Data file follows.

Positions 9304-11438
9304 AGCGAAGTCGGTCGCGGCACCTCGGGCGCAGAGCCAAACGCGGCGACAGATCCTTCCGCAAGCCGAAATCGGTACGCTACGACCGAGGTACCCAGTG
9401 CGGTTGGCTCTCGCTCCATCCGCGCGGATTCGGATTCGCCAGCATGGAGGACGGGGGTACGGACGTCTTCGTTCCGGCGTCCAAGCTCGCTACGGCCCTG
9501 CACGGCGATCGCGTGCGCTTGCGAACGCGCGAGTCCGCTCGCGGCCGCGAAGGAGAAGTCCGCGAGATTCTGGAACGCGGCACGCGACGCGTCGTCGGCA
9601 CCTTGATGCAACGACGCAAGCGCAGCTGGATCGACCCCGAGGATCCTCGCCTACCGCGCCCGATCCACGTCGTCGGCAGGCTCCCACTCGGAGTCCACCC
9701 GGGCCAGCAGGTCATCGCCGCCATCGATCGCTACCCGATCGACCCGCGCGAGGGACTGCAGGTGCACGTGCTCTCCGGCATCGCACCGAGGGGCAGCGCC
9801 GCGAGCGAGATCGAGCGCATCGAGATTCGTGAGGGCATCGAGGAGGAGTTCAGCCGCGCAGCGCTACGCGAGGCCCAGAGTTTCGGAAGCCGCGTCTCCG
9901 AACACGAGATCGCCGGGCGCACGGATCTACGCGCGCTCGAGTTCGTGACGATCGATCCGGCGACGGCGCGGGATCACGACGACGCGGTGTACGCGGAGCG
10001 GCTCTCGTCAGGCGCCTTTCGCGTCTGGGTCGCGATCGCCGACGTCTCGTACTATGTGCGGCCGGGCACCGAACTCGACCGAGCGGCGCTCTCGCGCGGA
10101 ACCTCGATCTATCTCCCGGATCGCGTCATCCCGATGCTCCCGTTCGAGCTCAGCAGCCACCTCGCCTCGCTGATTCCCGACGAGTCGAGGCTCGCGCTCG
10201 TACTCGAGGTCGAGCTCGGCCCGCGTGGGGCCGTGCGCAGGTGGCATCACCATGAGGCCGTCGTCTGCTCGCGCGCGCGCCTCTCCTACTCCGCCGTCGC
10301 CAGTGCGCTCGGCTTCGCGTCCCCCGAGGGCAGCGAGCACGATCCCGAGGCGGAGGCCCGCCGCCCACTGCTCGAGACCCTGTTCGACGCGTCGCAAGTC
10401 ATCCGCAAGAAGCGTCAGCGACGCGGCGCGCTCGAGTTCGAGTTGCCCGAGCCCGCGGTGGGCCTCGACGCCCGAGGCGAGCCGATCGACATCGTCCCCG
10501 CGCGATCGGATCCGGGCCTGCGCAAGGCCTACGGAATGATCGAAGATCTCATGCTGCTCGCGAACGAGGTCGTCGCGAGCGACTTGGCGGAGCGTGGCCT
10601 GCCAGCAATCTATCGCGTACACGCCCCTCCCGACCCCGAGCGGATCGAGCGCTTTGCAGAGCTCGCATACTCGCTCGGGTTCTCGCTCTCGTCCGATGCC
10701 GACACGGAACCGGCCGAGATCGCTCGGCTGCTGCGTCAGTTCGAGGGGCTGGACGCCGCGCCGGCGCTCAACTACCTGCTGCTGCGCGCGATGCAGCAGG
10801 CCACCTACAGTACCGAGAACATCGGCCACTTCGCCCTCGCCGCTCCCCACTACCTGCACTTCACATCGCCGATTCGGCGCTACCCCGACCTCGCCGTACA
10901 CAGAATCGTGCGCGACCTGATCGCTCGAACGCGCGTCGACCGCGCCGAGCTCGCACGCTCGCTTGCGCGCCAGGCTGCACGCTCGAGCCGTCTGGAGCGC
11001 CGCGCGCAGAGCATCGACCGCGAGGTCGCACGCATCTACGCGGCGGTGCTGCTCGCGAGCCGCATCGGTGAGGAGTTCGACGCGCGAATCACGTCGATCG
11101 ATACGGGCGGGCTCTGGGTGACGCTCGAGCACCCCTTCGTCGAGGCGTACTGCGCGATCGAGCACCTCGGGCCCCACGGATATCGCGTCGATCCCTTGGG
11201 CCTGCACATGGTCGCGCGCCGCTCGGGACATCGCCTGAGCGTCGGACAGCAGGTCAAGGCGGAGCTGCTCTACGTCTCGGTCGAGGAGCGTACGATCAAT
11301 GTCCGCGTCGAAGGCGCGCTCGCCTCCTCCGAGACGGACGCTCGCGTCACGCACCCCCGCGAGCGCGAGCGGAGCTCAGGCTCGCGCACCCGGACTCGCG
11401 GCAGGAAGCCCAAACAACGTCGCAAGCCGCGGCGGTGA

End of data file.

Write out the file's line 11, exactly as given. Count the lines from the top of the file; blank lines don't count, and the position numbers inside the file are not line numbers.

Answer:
10201 TACTCGAGGTCGAGCTCGGCCCGCGTGGGGCCGTGCGCAGGTGGCATCACCATGAGGCCGTCGTCTGCTCGCGCGCGCGCCTCTCCTACTCCGCCGTCGC